NICKERSON: It’s not. Except that, if it takes place in public, it is. Any sex. In other words, if, for example, two adults of whatever their orientation engage in sex on the sidewalk in the town square at high noon, that’s illegal. Clearly.

KERNAN: But that’s not what was happening.

NICKERSON: No. On the other hand, if the same two persons get in the car, and drive to the boondocks at two in the morning and do the same act it’s not, even though the boondocks may be a public place. But if it’s a place, this is important, where it is unlikely there will be third persons present – then it is legal.

KERNAN: Okay, so he’s arrested. We’re trying to talk to the U.C. Berkeley police to understand what public threat they think that there is here, because it’s not clear to me. But why are police officers even doing these stings?

NICKERSON: Because they are, I believe, prejudiced against gay persons. The best proof of that is they never, ever do that kind of a sting targeting non-monetary heterosexual sex, ever. I repeat, ever.

KERNAN: It sounds like we’re in 1969.

NICKERSON: We are, as far as the mental attitude of many police departments across the country.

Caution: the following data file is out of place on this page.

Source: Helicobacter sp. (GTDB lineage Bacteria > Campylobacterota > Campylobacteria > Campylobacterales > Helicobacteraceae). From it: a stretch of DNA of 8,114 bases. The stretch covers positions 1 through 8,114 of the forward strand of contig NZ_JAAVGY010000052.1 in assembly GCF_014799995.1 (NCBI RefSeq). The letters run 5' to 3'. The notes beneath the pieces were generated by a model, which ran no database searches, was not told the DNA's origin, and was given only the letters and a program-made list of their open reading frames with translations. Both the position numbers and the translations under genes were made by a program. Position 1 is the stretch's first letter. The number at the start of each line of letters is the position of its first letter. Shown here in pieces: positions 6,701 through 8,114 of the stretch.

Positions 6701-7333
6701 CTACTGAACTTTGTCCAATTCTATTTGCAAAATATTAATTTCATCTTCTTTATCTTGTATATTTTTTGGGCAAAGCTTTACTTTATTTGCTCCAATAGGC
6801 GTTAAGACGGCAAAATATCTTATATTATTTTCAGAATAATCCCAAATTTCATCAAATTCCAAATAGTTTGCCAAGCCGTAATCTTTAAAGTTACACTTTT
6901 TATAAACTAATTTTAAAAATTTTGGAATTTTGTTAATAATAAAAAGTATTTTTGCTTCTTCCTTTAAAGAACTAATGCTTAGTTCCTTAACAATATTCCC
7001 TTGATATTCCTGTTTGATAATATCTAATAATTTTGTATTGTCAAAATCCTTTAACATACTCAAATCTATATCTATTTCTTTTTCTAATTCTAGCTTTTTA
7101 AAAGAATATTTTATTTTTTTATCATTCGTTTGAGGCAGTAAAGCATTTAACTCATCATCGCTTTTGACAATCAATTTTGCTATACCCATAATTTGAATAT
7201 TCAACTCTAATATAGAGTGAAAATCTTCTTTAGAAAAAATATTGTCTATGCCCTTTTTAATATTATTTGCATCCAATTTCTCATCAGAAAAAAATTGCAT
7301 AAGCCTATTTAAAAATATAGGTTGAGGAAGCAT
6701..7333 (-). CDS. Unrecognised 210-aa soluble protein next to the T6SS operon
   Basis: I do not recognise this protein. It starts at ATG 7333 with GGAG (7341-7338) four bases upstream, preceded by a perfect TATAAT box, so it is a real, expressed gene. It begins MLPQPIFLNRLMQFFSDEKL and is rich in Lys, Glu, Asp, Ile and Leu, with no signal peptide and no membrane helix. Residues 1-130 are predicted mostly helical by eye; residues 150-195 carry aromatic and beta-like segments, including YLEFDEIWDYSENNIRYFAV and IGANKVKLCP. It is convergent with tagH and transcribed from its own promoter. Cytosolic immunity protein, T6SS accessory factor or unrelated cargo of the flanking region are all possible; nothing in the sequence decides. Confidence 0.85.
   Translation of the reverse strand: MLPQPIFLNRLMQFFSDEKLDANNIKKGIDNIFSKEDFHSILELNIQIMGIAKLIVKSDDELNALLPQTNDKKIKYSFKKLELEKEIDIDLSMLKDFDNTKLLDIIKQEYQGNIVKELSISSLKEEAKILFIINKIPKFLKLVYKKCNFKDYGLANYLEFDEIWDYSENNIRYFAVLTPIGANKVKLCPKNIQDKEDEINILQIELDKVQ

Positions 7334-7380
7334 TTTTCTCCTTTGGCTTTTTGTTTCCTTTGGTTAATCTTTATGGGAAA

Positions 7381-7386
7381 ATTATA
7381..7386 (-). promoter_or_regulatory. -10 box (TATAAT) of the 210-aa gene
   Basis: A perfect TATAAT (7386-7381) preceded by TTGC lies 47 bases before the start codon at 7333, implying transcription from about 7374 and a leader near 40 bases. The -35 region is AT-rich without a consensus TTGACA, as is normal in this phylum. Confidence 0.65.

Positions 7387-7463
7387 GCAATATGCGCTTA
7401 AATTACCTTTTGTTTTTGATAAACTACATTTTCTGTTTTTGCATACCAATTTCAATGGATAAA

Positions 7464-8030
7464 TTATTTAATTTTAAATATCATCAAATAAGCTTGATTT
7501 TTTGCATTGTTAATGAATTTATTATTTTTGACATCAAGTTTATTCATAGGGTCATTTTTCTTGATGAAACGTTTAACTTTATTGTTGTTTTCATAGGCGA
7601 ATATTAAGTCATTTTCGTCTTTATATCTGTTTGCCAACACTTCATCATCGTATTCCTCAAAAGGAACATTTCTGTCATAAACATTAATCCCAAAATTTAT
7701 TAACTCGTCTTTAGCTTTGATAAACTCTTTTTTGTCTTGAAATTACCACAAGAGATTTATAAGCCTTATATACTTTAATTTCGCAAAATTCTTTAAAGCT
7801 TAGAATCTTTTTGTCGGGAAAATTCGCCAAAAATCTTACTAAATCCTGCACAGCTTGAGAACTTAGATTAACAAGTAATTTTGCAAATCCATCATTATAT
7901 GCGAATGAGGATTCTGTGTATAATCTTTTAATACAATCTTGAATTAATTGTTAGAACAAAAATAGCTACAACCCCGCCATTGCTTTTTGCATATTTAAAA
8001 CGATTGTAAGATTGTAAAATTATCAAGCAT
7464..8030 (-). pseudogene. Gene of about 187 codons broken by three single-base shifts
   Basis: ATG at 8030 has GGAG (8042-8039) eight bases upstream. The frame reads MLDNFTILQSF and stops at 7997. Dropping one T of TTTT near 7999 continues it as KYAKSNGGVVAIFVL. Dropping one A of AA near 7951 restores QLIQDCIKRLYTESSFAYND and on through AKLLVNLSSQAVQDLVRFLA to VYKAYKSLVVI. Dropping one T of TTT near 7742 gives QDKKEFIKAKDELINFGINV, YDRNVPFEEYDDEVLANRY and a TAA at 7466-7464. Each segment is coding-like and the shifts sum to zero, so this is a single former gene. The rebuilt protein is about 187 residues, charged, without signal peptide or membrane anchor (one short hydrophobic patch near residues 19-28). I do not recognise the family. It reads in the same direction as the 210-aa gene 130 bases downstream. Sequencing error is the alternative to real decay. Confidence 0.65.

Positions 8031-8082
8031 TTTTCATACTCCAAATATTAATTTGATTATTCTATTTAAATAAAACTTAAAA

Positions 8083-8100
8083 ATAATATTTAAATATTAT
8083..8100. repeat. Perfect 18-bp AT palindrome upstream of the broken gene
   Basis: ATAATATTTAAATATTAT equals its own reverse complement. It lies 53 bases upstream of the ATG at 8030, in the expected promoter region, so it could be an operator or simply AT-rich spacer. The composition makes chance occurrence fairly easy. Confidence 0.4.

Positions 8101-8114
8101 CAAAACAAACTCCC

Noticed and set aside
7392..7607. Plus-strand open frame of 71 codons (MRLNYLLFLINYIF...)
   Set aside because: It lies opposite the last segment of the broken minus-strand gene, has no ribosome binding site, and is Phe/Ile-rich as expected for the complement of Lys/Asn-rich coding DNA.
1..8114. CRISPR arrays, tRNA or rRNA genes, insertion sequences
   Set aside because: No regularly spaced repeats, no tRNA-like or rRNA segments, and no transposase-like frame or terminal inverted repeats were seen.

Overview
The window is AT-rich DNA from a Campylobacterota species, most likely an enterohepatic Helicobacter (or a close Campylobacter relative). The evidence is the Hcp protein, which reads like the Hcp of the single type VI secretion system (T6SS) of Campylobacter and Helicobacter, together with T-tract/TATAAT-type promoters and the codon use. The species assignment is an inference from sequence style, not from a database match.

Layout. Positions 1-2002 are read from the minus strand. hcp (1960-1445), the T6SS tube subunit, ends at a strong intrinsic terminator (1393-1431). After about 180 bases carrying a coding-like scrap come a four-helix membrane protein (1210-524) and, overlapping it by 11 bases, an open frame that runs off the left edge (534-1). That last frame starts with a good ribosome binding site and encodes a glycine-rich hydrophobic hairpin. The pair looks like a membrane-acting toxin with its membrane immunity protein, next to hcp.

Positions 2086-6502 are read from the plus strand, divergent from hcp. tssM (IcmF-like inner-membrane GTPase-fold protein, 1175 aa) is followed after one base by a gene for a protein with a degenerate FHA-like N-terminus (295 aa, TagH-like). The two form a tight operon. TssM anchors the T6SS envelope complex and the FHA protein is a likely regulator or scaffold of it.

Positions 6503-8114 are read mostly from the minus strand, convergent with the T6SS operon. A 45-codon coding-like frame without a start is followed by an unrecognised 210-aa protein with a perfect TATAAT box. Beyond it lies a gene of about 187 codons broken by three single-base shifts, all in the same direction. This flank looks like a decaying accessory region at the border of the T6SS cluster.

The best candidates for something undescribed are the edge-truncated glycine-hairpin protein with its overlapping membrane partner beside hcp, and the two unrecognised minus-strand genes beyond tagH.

KERNAN: So how common are these kinds of stings?

NICKERSON: In Northern California, they’re extremely rare, in large part because I have won several important cases both at the local and the Supreme Court level. But they occur, are still occurring, in Los Angeles and certain parts of Orange County under similar types of circumstances. That’s where most of the cases are at the present time. In Northern California this is a rarity and Berkeley is the first one I’ve got.

KERNAN: This man who was arrested is a lecturer at U.C. Berkeley. What have been the repercussions for his career?

NICKERSON: Well, I don’t wish to go into any details about him. I filed a matter under Doe and I really don’t want to make any more comments about him. I can only say that he is under extraordinary terror that, in fact, there may be repercussions.

KERNAN: Explain to us what happens next in your class action suit.

NICKERSON: Well, actually right now, we are in the process of exploring mediation. Neither side really wants to go to trial, I think. And we’re hoping to find a mediator where we’ll settle down and resolve it.

KERNAN: What other big picture things should we know about that are happening across the nation? I was really shocked to hear that this kind of a thing was even being prosecuted in this day and age, but it is. What else should we know about?